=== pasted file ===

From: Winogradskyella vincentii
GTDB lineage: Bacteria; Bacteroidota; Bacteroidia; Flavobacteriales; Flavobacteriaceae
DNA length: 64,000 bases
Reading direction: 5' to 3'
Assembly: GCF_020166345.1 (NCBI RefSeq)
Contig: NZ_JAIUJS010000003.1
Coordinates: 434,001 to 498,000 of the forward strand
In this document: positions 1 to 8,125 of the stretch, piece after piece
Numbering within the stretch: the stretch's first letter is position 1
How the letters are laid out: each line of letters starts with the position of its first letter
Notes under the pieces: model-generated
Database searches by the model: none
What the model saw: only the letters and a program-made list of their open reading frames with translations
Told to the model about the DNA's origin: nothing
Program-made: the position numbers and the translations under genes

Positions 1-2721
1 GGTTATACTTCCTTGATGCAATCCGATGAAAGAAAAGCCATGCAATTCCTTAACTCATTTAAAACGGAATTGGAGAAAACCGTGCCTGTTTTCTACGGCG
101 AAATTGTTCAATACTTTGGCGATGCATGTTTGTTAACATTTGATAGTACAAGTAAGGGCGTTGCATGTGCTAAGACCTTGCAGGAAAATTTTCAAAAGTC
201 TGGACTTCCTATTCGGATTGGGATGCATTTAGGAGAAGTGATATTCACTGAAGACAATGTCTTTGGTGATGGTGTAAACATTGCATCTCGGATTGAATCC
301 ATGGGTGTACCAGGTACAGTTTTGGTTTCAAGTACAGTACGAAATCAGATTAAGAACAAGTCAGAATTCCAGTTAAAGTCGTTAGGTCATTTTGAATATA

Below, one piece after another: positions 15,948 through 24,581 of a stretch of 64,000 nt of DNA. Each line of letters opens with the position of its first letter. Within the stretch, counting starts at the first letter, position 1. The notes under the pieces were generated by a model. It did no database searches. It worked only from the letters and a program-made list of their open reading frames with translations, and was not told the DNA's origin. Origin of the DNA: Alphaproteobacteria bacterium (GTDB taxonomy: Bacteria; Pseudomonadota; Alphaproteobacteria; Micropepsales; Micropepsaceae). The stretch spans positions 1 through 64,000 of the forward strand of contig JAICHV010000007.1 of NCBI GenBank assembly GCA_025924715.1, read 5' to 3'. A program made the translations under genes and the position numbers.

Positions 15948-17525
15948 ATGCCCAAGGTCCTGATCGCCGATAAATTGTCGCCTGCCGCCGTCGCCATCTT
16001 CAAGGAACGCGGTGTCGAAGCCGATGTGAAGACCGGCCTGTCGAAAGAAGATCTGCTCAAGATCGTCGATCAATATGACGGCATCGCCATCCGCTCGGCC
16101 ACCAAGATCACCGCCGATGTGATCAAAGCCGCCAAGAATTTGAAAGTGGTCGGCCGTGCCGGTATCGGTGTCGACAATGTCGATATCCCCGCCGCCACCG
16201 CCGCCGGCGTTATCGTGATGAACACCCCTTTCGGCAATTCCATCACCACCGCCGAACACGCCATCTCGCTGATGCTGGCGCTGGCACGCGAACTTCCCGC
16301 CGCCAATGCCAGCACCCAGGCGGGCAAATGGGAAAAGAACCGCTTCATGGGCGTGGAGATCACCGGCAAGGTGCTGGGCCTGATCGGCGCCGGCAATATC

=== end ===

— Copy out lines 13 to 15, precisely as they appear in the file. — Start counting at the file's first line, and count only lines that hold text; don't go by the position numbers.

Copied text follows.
What the model saw: only the letters and a program-made list of their open reading frames with translations
Told to the model about the DNA's origin: nothing
Program-made: the position numbers and the translations under genes